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Lantibiotics are (methyl)lanthionine-containing bacterial peptides. (Methyl)lanthionines are posttranslationally introduced into the prepropeptides by biosynthetic enzymes that dehydrate serines and threonines and couple these dehydrated residues to cysteine residues. Thirty seven lantibiotic primary structures have been proposed to date, but little is(More)
This review discusses the state-of-the-art in molecular research on the most prominent and widely applied lantibiotic, i.e., nisin. The developments in understanding its complex biosynthesis and mode of action are highlighted. Moreover, novel applications arising from engineering either nisin itself, or from the construction of totally novel dehydrated(More)
Nisin is a posttranslationally modified antimicrobial peptide that is widely used as a food preservative. It contains five cyclic thioethers of varying sizes that are installed by a single enzyme, NisC. Reported here are the in vitro reconstitution of the cyclization process and the x-ray crystal structure of the NisC enzyme. The structure reveals(More)
Nisin A is a pentacyclic peptide antibiotic produced by Lactococcus lactis. The leader peptide of prenisin keeps nisin inactive and has a role in inducing NisB- and NisC-catalyzed modifications of the propeptide and NisT-mediated export. The highly specific NisP cleaves off the leader peptide from fully modified and exported prenisin. We present here a(More)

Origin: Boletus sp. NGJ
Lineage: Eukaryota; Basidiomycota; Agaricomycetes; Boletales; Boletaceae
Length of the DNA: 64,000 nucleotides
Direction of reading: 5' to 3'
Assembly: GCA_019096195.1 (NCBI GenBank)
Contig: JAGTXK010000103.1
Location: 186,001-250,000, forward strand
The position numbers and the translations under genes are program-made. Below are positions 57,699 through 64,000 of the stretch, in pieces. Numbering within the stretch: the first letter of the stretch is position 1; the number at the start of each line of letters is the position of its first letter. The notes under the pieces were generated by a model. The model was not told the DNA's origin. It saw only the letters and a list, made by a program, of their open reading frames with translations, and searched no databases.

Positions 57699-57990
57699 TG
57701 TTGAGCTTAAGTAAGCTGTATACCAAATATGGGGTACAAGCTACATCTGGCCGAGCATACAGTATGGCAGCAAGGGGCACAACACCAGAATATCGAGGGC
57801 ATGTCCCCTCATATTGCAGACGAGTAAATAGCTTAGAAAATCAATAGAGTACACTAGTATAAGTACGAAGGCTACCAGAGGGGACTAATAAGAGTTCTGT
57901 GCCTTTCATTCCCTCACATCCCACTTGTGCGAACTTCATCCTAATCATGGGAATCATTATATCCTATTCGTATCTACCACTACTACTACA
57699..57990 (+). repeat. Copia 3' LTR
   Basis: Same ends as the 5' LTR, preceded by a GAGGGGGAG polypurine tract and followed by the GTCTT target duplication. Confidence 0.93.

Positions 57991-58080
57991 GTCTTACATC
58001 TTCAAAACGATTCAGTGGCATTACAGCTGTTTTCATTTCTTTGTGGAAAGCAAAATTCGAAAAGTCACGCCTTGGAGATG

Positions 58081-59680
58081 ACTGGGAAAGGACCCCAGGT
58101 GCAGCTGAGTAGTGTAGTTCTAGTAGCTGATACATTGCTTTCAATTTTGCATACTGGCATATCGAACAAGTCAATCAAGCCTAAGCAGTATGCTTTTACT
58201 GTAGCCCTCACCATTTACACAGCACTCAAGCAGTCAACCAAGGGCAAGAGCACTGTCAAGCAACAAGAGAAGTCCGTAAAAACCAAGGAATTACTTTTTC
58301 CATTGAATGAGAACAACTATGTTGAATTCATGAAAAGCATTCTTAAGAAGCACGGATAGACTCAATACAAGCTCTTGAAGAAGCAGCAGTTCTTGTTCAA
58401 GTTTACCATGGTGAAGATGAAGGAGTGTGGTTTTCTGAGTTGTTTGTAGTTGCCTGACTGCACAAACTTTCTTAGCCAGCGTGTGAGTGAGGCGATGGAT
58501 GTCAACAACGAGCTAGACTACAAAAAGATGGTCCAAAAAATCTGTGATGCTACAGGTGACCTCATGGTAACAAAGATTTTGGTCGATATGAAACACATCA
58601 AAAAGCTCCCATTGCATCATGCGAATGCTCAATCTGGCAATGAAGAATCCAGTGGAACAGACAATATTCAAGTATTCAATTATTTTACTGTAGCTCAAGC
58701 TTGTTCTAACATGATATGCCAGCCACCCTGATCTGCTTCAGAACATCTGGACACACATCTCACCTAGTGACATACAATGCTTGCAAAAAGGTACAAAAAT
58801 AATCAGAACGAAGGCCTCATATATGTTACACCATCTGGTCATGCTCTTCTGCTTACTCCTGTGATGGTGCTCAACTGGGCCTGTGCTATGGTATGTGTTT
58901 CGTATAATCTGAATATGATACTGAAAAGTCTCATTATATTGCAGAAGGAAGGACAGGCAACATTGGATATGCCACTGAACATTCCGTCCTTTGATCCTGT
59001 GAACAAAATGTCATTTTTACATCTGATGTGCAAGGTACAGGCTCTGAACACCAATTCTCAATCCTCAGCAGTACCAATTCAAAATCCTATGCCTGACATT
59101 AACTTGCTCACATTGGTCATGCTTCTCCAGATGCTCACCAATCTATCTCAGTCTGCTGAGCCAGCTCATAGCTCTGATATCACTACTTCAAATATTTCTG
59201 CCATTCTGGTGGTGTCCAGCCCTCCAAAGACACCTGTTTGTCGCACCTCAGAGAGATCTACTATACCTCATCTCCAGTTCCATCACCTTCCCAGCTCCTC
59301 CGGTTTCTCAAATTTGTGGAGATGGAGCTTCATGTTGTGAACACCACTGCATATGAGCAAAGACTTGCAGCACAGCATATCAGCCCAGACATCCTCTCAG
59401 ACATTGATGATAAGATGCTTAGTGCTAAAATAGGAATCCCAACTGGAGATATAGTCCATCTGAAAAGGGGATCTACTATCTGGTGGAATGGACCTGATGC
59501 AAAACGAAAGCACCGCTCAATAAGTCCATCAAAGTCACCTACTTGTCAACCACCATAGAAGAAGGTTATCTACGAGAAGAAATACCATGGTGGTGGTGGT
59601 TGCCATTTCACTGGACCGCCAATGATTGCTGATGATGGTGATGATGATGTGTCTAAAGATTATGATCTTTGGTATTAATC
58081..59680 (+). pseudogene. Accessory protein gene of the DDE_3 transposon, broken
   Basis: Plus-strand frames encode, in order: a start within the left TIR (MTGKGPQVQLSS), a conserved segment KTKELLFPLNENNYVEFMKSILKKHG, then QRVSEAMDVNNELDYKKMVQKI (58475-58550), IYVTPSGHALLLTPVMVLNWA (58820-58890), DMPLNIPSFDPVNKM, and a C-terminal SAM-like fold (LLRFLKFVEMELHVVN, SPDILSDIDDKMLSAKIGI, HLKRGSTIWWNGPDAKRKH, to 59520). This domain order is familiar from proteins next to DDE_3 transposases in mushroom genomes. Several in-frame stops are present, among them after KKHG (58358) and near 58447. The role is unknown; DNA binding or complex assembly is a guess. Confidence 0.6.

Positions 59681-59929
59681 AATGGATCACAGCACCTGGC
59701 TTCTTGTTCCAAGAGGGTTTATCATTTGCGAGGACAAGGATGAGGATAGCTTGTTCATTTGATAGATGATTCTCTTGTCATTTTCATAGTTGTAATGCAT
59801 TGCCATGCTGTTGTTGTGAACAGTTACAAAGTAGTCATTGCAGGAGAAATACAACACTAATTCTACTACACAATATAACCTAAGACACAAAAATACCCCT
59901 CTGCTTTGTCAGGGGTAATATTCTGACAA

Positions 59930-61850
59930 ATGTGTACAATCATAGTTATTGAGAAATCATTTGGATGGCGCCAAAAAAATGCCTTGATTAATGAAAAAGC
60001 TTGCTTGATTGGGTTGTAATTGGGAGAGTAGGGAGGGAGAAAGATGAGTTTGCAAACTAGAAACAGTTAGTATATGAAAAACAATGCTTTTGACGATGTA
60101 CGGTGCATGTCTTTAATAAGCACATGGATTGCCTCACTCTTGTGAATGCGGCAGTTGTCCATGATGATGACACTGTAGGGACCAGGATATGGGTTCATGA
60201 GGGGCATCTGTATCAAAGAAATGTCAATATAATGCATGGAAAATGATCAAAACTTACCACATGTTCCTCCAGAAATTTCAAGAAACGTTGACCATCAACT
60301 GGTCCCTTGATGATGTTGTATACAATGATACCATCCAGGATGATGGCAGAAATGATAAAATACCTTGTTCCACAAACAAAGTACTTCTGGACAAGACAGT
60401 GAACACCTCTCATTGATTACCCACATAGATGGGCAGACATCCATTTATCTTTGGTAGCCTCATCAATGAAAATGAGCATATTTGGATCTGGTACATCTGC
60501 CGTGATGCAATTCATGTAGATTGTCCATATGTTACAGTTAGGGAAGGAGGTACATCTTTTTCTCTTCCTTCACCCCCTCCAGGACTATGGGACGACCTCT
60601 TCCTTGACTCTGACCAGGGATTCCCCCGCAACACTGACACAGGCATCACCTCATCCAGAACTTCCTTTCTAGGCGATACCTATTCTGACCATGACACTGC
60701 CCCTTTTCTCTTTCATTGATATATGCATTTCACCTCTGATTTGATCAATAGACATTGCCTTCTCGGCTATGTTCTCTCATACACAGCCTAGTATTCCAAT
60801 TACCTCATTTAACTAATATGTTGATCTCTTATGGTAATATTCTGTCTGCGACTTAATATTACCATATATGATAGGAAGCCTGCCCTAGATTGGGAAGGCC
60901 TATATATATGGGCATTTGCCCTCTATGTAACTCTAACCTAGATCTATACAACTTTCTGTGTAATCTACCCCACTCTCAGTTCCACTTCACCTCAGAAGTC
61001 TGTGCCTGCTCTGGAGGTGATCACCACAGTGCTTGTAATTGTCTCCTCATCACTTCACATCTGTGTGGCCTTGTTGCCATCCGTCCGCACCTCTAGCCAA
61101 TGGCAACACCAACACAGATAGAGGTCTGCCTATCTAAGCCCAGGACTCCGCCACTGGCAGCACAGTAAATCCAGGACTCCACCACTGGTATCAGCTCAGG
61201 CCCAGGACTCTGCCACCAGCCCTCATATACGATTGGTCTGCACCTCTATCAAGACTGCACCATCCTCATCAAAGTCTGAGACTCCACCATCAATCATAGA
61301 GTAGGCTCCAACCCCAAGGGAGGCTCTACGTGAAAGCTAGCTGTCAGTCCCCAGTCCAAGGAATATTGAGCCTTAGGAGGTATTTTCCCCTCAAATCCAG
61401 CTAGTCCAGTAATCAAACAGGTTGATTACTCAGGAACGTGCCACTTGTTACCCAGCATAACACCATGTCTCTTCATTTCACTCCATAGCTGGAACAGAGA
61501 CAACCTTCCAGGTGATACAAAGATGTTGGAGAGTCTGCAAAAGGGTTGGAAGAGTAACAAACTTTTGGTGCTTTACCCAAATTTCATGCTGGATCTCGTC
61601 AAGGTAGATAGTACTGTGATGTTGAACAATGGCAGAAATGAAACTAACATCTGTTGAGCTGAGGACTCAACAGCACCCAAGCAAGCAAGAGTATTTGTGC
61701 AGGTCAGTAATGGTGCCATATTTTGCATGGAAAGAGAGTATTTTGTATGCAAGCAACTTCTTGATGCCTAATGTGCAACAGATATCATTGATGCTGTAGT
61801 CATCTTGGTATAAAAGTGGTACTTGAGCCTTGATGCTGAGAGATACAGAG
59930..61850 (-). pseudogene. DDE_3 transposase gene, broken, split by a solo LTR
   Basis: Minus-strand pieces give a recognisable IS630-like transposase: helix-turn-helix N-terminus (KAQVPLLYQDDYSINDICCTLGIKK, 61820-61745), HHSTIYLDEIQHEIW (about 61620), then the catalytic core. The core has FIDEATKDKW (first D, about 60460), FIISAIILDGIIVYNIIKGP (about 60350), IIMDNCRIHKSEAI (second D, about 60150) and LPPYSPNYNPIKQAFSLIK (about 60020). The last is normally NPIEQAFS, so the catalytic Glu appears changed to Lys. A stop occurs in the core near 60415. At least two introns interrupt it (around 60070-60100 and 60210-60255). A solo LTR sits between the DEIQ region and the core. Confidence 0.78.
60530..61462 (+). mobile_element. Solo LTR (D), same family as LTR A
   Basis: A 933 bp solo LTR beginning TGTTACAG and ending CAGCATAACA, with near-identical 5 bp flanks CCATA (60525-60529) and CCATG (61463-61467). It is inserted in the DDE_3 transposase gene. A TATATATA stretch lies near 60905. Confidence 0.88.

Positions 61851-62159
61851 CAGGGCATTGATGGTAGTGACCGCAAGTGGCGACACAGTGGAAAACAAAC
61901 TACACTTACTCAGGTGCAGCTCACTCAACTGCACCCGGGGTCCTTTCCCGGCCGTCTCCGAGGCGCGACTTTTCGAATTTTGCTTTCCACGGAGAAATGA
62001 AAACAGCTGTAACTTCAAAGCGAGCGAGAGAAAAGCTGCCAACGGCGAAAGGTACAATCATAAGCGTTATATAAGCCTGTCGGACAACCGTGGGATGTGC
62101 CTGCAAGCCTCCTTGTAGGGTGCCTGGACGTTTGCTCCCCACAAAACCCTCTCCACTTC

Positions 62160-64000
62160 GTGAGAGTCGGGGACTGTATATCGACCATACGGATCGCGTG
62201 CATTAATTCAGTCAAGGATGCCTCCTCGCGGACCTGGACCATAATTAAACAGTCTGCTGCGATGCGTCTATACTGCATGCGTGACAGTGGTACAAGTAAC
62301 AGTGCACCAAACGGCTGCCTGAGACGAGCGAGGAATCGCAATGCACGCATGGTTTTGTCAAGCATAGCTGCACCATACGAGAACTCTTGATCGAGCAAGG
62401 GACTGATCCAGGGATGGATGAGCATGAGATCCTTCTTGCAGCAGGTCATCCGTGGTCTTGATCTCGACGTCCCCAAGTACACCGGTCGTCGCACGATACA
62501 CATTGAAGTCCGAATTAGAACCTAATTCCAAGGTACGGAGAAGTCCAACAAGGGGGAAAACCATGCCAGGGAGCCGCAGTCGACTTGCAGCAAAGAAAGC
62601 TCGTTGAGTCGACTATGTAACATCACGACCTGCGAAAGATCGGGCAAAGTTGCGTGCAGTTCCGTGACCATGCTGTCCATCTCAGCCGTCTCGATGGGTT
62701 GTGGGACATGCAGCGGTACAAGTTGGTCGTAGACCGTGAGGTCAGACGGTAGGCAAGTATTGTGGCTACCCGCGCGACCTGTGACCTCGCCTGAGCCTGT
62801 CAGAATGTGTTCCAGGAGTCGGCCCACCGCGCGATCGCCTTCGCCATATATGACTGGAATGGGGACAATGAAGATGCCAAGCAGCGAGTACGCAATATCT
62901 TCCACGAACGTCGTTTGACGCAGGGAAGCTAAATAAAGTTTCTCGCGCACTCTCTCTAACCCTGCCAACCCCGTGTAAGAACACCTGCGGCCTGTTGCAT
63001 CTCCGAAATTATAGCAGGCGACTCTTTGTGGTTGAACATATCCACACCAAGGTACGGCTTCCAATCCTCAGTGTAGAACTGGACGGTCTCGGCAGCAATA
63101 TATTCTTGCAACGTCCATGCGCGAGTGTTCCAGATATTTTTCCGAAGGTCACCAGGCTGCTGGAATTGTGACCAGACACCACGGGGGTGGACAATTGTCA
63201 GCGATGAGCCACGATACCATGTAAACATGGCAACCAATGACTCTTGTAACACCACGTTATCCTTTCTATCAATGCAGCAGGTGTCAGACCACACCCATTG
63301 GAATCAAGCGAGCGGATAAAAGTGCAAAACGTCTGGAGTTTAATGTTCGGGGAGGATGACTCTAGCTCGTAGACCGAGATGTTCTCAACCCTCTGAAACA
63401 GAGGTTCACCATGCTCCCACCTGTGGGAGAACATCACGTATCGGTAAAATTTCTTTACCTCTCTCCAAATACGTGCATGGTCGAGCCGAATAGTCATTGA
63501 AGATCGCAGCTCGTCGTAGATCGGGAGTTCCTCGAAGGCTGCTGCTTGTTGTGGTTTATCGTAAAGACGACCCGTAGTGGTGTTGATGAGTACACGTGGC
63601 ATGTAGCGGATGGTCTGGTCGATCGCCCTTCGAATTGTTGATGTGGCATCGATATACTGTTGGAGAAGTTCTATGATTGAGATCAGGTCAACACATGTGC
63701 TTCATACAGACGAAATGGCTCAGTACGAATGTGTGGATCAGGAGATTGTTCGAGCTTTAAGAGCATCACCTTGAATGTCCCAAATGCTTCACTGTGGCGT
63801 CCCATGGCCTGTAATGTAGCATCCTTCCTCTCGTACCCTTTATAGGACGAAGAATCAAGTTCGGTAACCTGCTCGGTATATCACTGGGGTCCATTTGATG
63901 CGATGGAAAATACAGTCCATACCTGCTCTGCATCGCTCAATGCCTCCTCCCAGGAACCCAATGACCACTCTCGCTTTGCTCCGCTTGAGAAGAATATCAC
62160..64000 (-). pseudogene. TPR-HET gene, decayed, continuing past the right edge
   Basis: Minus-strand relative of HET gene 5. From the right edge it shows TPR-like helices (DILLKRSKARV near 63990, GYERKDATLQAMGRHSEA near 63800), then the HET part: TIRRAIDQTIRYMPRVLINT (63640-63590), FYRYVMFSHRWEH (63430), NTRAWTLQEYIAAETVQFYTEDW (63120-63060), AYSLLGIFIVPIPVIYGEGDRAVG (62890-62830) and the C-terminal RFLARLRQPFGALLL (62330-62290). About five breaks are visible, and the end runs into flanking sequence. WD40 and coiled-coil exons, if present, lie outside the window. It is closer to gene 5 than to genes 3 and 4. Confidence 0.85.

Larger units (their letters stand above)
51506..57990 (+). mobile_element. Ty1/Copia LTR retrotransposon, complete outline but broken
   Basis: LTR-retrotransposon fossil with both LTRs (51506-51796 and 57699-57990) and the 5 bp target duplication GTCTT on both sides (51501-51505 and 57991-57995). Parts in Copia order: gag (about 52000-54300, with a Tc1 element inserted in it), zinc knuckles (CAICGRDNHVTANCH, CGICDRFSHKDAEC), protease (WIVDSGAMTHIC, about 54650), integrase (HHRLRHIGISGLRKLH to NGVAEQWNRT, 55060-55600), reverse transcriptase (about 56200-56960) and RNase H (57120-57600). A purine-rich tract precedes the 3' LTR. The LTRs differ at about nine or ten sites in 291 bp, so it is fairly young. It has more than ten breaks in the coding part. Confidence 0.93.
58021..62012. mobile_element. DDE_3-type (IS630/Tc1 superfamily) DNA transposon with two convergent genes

Lantibiotics are lanthionine-containing peptide antibiotics. Nisin, encoded by nisA, is a pentacyclic lantibiotic produced by some Lactococcus lactis strains. Its thioether rings are posttranslationally introduced by a membrane-bound enzyme complex. This complex is composed of three enzymes: NisB, which dehydrates serines and threonines; NisC, which couples(More)
Post-translationally introduced dehydroamino acids often play an important role in the activity and receptor specificity of biologically active peptides. In addition, a dehydroamino acid can be coupled to a cysteine to yield a cyclized peptide with increased biostability and resistance against proteolytic degradation and/or modified specificity. The(More)
Although nisin is a model lantibiotic, our knowledge of the specific interactions of prenisin with its modification enzymes remains fragmentary. Here, we demonstrate that the nisin modification enzymes NisB and NisC can be pulled down in vitro from Lactococcus lactis by an engineered His-tagged prenisin. This approach enables us to determine important(More)
Lanthipeptides are ribosomally synthesized and posttranslationally modified peptides produced by microorganisms. The name lanthipeptide is derived from lanthionine, a thioether-bridged amino acid installed by dedicated modification enzymes. Serines and threonines are dehydrated and subsequently coupled to cysteines, thus forming intramolecular lanthionine(More)
Since the recent discovery that the nisin modification and transport machinery can be used to produce and modify peptides unrelated to nisin, specific questions arose concerning the specificity of the modification enzymes involved and the limits of their promiscuity with respect to the dehydration and cyclization processes. The nisin leader peptide has been(More)
This review presents recommended nomenclature for the biosynthesis of ribosomally synthesized and post-translationally modified peptides (RiPPs), a rapidly growing class of natural products. The current knowledge regarding the biosynthesis of the >20 distinct compound classes is also reviewed, and commonalities are discussed.